Saturday, January 25, 2020

The Gentlemen - Review

To say that the last few films from Guy Ritchie have been off-brand would be an understatement. The director who made his name on vulgar, gritty, and high-octane crime films is hardly someone you’d think of for Aladdin or King Arthur, and yet studios gave him huge budgets to do both. Now, he makes a return to the genre he knows well, a vulgar, gritty, high octane crime film called The Gentlemen, and we can all be glad he did.

Mickey Pearson (Matthew McConaughey) is an American expatriate who became rich by building a marijuana empire in London. When word gets out that he's looking to cash out of the business, it soon triggers an array of plots and schemes from those who want his fortune.

Straight away, the return of the Guy Ritchie tone is made abundantly clear. It opens with a brief voice over from Matthew McConaughey (that feels vaguely like a Lincoln commercial) and quickly moves to the reveal of a story, piece by piece, from the unreliable lips of a devious reporter played by Hugh Grant. Utilizing this structure is a brilliant move, it allows for a quick cuts, retellings, and general mayhem that play into the style of Ritchie’s direction perfectly.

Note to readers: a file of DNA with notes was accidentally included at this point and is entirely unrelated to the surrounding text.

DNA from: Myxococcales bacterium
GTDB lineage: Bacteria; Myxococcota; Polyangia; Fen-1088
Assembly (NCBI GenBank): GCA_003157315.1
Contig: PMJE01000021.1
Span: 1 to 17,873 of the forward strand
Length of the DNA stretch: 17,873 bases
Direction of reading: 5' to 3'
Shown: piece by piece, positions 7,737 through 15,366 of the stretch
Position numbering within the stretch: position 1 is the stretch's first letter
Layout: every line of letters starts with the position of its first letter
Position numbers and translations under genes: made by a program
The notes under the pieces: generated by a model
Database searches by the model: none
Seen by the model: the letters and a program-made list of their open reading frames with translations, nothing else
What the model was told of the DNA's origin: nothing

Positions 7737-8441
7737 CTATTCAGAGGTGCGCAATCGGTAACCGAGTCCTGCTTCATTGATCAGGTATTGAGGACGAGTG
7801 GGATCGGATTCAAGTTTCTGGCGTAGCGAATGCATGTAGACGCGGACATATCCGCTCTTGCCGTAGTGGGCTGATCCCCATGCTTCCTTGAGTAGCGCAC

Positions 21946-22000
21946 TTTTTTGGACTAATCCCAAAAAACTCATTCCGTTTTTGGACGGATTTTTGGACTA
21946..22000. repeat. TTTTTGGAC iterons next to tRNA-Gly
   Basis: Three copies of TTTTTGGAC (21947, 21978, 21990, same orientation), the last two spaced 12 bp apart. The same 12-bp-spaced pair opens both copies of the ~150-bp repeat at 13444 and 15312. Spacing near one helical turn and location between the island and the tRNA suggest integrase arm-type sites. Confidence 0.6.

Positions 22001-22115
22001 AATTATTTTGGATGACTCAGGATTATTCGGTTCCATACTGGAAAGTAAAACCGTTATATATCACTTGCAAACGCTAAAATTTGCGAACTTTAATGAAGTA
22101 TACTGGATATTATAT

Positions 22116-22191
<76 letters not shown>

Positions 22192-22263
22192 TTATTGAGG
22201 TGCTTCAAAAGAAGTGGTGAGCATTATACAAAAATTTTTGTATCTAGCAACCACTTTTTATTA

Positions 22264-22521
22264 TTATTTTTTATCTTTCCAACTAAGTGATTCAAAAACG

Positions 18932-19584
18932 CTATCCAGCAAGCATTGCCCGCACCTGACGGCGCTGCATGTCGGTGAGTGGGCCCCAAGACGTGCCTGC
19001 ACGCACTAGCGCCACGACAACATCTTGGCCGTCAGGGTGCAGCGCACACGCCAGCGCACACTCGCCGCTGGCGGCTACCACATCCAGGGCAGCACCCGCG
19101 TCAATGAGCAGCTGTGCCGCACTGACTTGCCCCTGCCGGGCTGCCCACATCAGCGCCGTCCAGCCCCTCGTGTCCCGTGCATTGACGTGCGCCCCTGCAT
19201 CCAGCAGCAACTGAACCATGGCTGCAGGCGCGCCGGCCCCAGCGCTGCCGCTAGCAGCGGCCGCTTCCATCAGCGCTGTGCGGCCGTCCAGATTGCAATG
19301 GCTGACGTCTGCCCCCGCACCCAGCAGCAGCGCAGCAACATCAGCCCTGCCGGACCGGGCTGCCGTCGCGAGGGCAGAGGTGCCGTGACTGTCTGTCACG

Of course, the return to form in style and tone, also means audiences are provided with a whole films worth of dense, slightly offensive dialogue for the ensemble cast to chew up. And boy, do they ever. Everyone is their own shade of over the top here. From the exuberance and hunger of Henry Golding to the very odd, but somehow effective, choices made by Jeremy Strong, everyone is making a deliberate decision to give it their all, no matter how the final product always looks.

The highlight of it all though remains Hugh Grant. The chief storyteller, essentially a narrator for large chunks of the film, Grant is provided ample opportunity for comedy and he does not waste them. His character of Fletcher is one that is easy to dislike, but impossible to take your eyes off of at the same time. Though The Gentlemen largely closes the book on this story of Mickey Pearson and his empire, another film with Hugh Grant as Fletcher would be fine by me.

The Gentlemen is another January release that is surprisingly solid. A studio release date might as well be the kiss of death, and yet, 2020 has produced two releases that far exceed expectations. The performances are all dynamite in some regard, particularly when they’re allowed to really run with it, and the whole tone of the film really works. The film isn’t likely to blow anyone away, but it brings back the literal, and figurative, punches of Ritchie’s older hits for a ride that’s fun above all else.

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